No shame in laughing at famine satire

Rush to condemn a proposed Channel 4 comedy has unleashed avalanche of outrage

I did not feel any great shame, over 15 years ago, in laughing at a satirical song about the Irish Famine of the mid-19th century, and I was not alone. Under the title The Potatoes aren't looking the best, it was sung, or more accurately spat out, late at night at a concert in Dublin city centre being performed by Ding Dong Denny O'Reilly and the Hairy Bowsies, or to strip Ding Dong of his stage name, Paul Woodfull. The repertoire featured other delights, including Spit on the Brits and The craic we had the day we died for Ireland.

What one person finds amusing in any satire of Irish history, another might find egregiously offensive. The rush to condemn a proposed comedy by the writer Hugh Travers – what he suggests will be “black humour” set in 19th century Ireland – has unleashed an avalanche of outrage and an accompanying petition to Channel 4 demanding the station abandon the idea. Of course, the words “famine” and “sitcom” appear at first glance to belong as far apart as possible, but there have been too many premature denunciations in the absence of concrete detail, the bare story providing an opportunity for indulgence in a new manifestation of the MOPE syndrome: the Irish as the Most Oppressed People Ever.

Historic pieties

Is even the idea of a comedy set in 19th-century Ireland such a travesty? Who is to know what could be done with such a notion in the hands of a skilled comedy writer or satirist? I certainly wouldn’t be averse to, for example, David McSavage’s take on 19th-century Irish history given his admirable track record to date in satirising Irish historic pieties and peculiarities; equally, there would be many who would find that prospect abhorrent.

The Irish experience of famine has generated satire and comedy in the past. One of Ireland’s most celebrated satirists, Jonathan Swift, travelled extensively throughout this island in the famine-afflicted decade of the 1720s where he witnessed starvation and desperate poverty.

This was what informed the outrageous tone of his notorious Irish pamphlet A Modest Proposal, first published in 1729. The suggestion that the impoverished Irish might ease their burdens by selling their children as food for the rich was Swift's cutting indictment of administrative and moral failure to reform the country.

Over 200 years later, Flann O’Brien worked on a satirical novel, never finished, about an American millionaire who sought to prevent more Irish famines and destitute Irish emigrants coming to the US by replacing Irish potato cultivation with a tropical plant called sago.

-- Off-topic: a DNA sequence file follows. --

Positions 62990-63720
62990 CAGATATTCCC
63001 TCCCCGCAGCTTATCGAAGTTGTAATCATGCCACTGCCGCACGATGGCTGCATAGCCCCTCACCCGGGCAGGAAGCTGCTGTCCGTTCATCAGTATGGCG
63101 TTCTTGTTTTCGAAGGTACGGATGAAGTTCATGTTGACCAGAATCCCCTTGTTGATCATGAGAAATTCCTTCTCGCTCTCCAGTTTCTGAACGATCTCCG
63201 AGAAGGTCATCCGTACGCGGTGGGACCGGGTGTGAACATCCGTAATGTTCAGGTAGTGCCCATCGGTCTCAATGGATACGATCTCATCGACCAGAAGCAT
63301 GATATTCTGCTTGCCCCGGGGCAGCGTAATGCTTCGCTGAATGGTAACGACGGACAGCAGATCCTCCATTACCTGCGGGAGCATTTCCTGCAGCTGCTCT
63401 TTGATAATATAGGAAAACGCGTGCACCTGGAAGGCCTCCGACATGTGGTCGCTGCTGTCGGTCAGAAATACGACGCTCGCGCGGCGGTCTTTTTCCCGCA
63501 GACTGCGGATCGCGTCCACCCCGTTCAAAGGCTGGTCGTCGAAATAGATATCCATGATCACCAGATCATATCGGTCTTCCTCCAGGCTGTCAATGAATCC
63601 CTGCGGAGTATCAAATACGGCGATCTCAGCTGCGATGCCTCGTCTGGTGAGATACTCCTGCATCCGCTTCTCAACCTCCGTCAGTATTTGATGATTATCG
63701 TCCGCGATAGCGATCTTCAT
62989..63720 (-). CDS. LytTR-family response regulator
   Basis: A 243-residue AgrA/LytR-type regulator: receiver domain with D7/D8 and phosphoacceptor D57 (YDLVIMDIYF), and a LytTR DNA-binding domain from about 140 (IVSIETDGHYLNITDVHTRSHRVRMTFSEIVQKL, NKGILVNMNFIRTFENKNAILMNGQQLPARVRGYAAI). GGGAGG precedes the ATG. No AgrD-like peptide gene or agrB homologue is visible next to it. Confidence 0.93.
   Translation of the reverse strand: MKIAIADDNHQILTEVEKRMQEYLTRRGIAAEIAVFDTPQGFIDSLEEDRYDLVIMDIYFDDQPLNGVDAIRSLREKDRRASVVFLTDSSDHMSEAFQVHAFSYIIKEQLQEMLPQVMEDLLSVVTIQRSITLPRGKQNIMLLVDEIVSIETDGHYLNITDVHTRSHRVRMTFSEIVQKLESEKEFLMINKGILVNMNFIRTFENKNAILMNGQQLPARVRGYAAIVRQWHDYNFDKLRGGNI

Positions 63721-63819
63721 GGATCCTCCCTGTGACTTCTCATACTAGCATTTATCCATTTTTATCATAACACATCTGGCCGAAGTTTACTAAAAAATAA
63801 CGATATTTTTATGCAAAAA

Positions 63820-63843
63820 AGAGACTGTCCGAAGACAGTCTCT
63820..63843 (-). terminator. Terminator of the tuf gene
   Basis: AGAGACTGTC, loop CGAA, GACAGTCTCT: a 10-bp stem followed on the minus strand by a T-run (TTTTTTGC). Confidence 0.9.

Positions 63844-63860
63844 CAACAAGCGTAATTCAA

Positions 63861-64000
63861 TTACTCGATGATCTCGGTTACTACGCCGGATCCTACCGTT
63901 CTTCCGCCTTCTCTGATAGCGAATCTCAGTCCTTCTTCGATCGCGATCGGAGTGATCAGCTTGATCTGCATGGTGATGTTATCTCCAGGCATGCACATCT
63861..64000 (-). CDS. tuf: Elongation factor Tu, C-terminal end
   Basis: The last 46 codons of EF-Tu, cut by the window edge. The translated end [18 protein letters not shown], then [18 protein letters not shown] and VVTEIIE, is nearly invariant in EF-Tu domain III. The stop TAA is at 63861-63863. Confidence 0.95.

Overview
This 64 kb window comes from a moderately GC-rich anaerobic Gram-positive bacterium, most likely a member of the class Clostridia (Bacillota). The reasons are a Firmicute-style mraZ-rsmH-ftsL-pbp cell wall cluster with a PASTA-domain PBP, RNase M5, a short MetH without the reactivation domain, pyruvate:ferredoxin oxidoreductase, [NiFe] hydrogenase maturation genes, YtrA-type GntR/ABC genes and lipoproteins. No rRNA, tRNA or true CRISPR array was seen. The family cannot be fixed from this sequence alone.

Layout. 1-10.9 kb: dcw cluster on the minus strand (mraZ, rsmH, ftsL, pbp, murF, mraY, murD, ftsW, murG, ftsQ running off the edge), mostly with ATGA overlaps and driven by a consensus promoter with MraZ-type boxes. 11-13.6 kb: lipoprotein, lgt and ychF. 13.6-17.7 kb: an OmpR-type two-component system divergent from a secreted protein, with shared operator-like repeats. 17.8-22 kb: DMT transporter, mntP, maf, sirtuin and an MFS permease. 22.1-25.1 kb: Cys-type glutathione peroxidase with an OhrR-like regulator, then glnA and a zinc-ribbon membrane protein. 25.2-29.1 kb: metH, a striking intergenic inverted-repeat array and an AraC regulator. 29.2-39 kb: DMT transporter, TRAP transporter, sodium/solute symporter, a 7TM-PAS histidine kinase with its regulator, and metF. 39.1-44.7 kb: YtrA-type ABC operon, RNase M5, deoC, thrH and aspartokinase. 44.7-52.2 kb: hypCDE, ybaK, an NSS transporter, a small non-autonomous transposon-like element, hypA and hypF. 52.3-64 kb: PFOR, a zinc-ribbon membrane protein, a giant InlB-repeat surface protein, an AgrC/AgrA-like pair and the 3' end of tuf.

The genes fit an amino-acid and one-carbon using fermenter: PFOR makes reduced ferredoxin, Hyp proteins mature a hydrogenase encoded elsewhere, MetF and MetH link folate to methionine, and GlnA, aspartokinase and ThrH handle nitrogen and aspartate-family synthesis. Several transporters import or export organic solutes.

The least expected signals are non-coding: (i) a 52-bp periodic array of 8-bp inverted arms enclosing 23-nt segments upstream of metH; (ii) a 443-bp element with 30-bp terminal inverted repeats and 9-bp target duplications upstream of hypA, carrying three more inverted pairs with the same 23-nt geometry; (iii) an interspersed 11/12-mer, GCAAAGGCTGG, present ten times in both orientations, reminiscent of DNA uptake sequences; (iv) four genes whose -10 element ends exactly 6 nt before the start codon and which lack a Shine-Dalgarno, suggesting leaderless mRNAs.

In 1971, playwright Hugh Leonard, in the Patrick Pearse Motel was keen to mock 1960s middle-class pretensions about Irish history and its marketing, with the motel's restaurant called The Famine Room. Poet Paul Durcan was also on hand in 1987 with the poem What Shall I Wear, Darling, to The Great Hunger, his satire on a middle-class couple preparing to attend Tom MacIntyre's adaptation of Patrick Kavanagh's poem at the Peacock Theatre.

More recently, Arthur Matthews took a swipe at contemporary crassness in his comedy Wide Open Spaces, which includes a theme park celebrating the Famine, containing a restaurant on a bright pink famine ship.

In truth, some of the supposedly serious initiatives regarding memory of the famine have been more farcical than any comedy or satire.

In 1998, the year after the 150th anniversary of the height of the famine in 1847, a glossy brochure sought to solicit donations from corporate firms to support charities; in return, the company’s name would be “cast in bronze on one of the many flagstones along the docks of Dublin city”. The companies were told they could “pay tribute to the Great Irish Famine . . . your company name will be forever remembered and immortalised on the docks . . . a place where many left during the famine era”. In reality, this was about corporate advertising to accompany the emaciated human frames depicted in the sculptures on Customs House Key, crafted by Rowan Gillespie and unveiled the previous year.

Drumming up business

Remembering the famine at that time was about drumming up business; a best-selling “famine diary” turned out to have been fabricated by a novelist half a century after the event, but it was still marketed as history. There was also a party and concert in Cork in June 1997, known as The Great Irish Famine Event, partly funded by the government, which was billed as “a celebration of triumph over disaster”.

It included an “apology” from British prime minister Tony Blair for the failures of British government in the 1840s; Blair’s short statement was not delivered personally, but read out by actor Gabriel Byrne. Crassness and commodification abounded as remembrance of the Famine was overtaken by the supposed triumphs of a resilient, changing and economically prosperous Ireland.

Farce has already been apparent in relation to depicting the Irish Famine, and not of the Channel 4 fictional variety.

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